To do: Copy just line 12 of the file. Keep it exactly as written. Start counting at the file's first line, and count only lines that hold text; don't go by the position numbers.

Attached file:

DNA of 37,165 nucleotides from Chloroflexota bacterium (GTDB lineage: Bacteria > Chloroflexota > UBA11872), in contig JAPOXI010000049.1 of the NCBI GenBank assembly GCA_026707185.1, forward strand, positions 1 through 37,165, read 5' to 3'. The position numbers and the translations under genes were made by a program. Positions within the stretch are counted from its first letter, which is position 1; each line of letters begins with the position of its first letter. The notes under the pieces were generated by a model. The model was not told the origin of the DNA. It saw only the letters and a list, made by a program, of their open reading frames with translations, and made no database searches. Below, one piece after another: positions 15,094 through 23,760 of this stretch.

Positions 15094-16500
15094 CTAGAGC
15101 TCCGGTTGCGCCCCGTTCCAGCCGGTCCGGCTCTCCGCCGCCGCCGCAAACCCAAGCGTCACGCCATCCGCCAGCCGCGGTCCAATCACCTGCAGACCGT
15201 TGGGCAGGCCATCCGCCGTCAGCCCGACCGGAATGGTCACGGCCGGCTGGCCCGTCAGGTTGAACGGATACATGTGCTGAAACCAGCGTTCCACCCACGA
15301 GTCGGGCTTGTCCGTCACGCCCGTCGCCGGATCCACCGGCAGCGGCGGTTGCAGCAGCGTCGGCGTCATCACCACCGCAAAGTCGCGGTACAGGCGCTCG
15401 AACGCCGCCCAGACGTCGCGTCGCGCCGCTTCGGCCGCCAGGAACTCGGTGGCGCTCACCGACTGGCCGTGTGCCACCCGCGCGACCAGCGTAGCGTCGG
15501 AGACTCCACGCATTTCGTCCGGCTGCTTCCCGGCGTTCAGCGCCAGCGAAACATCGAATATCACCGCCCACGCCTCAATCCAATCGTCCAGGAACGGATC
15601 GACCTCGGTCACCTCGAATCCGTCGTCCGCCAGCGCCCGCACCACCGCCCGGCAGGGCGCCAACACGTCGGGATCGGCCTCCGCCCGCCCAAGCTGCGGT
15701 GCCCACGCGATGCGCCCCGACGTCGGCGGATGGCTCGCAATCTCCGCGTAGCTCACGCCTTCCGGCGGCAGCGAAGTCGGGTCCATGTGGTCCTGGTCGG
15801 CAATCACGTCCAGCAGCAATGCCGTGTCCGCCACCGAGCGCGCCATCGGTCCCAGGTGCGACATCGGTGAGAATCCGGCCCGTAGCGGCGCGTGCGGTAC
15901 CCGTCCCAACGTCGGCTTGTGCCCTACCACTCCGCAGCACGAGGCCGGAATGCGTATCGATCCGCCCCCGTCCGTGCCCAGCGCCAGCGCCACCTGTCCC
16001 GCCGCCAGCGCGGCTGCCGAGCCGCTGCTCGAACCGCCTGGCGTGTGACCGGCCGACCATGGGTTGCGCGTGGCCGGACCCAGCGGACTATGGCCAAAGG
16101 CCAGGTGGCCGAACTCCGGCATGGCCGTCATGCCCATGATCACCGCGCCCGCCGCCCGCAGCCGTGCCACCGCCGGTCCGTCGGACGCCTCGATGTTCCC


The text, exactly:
15901 CCGTCCCAACGTCGGCTTGTGCCCTACCACTCCGCAGCACGAGGCCGGAATGCGTATCGATCCGCCCCCGTCCGTGCCCAGCGCCAGCGCCACCTGTCCC